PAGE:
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Aenir (the Seventh Tower, Book 3)

Aenir (the Seventh Tower, Book 3)

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Published by akankshaprakash43

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Published by: akankshaprakash43 on Feb 27, 2010
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08/23/2014

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Aenir (The Seventh Tower, Book 3)Garth NixCHAPTER ONE The mountain appeared to be one gigantic mass of gray stone looming over the green rivervalley. But it was not really a mountain.It was a creature of stone. Old and cold and enormous, it liked to lie in one place forthousands of years, sleeping and dreaming of the time it was born from the fiery depths of the earth.Since it had sat in one place for so long, most travelers thought that it was a fixed andpermanent part of the terrain. Unlike the rest of Aenir, where forests walked and hills wrestledand rivers changed their courses whenever they felt like it.On their maps the Chosen of the Castle called the great hulk of rock Cold Stone Mountain.Every year the Chosen came from another world to Aenir and spent many weeks trapping andenslaving the local creatures, to take back to their own place to serve as Spiritshadows.But some of the Chosen knew that Cold Stone Mountain was not a mountain at all. Oneparticular Chosen had even found out how to make the mountain move.One day, he had made Cold Stone Mountain stretch and rumble and lift itself out of the bed of lesser rock that formed the valley floor.While the mountain creature arched its back, two other Chosen - companions of the firstscuttled in, right under the massive belly of gold-flecked granite, and put something in one of the many holes and caverns that pockmarked Cold Stone Mountain's underside.Unfortunately for those two Chosen, their master could not maintain the magic that made themountain move. It settled back a little earlier than expected and the two men were crushed todeath. The object they had put in the crevasse survived, locked away in darkness under sixhundred stretches of solid rock.
 
 The object was almost indestructible. A single crystal that had been grown into a rectangularshape, it was about as high as a tall Chosen, three times as wide, and only a hand-span thick.Even without light, its surface shone like water reflecting the moon, a mysterious silverluminosity.Occasionally the light would ripple in a rainbow effect, and there would be pictures, absolutelylifelike pictures, that moved on its strange surface. Or there might be writing, in the elegantand complex script used by the Chosen, or the blocky runes of the Icecarls. The strange, shining object was the Codex of the Chosen, and its rightful place was in theCastle, atop the Mountain of Light in the Dark World. It did not belong in Aenir and shouldnever have been brought there. The Codex had many powers, but none that would help it burrow through stone or make themountain creature move. All of its power lay in knowledge gathering knowledge and givingknowledge.Down in the deep dark of its rocky prison, the Codex could only use one of its many powers. Itcould see and hear through the minds of animals, using them as its eyes and ears.It started to seek out those minds as soon as the mountain that imprisoned it settled down.In the first year, the Codex found eyeless, deaf worms.In the second year, it found blind crickets that scuttled through the many cracks and fissuresof the mountain.In the third year the Codex found lumps of semi-intelligent mold, which had no senses at allthat the magical artifact could understand.For several years after that, the Codex continued to send out its questing mental tendrils,only to encounter useless creatures… or nothing at all.It was not in the Codex's nature to give up. It would keep trying for a hundred years, or athousand.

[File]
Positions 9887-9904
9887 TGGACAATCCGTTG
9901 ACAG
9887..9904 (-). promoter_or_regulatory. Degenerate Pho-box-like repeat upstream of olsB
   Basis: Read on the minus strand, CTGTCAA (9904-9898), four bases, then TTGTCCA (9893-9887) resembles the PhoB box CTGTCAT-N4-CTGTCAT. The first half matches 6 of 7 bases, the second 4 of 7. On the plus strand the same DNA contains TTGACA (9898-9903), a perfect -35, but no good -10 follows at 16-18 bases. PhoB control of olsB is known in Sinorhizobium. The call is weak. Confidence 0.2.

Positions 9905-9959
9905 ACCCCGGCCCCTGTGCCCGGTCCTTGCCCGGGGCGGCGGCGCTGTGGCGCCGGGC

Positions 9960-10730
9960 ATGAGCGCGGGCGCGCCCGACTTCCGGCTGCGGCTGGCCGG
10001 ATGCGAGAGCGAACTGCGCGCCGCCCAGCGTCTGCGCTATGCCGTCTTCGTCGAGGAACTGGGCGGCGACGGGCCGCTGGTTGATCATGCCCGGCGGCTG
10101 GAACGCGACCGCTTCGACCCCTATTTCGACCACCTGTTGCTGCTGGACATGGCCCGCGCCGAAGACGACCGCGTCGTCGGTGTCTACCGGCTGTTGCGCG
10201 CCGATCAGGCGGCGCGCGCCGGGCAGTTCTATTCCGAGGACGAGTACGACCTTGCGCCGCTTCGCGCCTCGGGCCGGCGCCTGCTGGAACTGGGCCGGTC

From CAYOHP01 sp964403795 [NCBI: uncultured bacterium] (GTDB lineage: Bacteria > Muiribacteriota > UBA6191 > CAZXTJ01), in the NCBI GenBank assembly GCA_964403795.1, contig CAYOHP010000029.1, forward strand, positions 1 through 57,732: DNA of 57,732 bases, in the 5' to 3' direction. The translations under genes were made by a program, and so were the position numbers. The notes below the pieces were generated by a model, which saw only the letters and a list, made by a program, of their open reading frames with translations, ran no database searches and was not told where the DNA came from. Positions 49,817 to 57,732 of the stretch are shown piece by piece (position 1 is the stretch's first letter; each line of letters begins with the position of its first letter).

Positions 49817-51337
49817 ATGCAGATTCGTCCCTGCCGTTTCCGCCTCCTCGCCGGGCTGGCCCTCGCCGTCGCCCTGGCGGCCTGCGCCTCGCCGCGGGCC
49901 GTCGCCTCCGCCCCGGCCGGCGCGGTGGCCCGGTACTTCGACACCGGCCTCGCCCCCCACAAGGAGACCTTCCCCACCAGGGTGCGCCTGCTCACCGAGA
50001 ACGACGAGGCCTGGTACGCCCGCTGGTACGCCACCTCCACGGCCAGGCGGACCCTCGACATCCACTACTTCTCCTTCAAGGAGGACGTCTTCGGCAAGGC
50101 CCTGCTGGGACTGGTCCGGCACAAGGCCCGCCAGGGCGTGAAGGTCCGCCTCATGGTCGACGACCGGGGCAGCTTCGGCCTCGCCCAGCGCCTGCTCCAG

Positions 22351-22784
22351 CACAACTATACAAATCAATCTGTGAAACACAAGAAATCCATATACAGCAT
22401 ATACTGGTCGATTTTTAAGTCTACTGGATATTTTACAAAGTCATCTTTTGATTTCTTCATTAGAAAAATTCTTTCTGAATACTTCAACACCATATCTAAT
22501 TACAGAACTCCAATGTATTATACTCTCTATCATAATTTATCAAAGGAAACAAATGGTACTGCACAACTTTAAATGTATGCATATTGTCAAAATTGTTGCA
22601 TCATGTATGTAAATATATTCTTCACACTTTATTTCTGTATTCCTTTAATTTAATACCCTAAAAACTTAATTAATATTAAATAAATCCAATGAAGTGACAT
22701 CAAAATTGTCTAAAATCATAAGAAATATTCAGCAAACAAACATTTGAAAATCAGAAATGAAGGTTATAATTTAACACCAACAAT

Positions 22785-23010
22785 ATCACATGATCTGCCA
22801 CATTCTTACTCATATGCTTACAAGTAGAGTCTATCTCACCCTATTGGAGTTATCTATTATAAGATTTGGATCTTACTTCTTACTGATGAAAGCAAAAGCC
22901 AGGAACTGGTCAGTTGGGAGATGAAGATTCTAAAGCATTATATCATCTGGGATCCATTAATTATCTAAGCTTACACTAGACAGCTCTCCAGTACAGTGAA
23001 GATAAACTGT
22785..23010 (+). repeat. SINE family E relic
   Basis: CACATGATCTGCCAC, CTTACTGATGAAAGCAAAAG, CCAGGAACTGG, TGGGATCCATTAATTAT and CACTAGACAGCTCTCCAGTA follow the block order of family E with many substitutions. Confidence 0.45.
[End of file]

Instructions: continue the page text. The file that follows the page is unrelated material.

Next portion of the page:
Fortunately it did not have to. A mere twenty-two years after it was stolen from the Castle andplaced under the mountain, it found a Grugel. The Codex had not personally encountered aGrugel before, but it knew exactly what one was when it felt the mind of the small armor-plated rodent. The Grugel had come down from outside to eat the blind crickets, and now itwas returning. It crossed the Codex's cave on its way to climb up a very narrow chimney,using the hooks on its legs and throwing its equally hooked tail ahead like a climbing rope. The Codex entered the mind of the Grugel and went with it to the outside world. It could enterthe minds of several thousand animal-level intelligences at once, or a single Aeniran creatureof human intelligence, though this was very difficult. It could not enter the minds of actualhumans. Its makers had prohibited that.But the Codex had to be close to its first target, or be able to see out of one of its helper'seyes.From the Grugel, it entered the minds of a roving pair of Lipits, and then a whole swarm of Frox. After that it kept adding eyes and ears from all sorts of creatures. Slowly, the Codex'sperception ranged over almost the whole of Aenir.It was not a constant presence, though. Sometimes creatures died or the Codex simply losttouch with them, as happened when they strayed too far from another one of the Codex'seyes and ears. The Codex had to constantly work at keeping the many thousands of minds inits unique spy network linked back to its dark prison.Always the Codex hoped to see or hear someone ask the question it desperately wanted toanswer: "Where is the Codex of the Chosen?" or "How can I find the Codex?"Once the question was asked, the Codex could use one of the animals it controlled to guidethe questioner, or communicate with them.But it was the nature of the Codex that it could only answer questions. It could not act of itsown accord.So the Codex brooded in its prison, watching the life of Aenir through the eyes of its manyagents and listening through their many ears.It most closely watched the Chosen, for they were its people. On the Day of Ascension itwould send hundreds of creatures running, jumping, flying, and burrowing toward the ChosenEnclave, waiting for the people of the Castle to appear from the Dark World, as they did everyyear.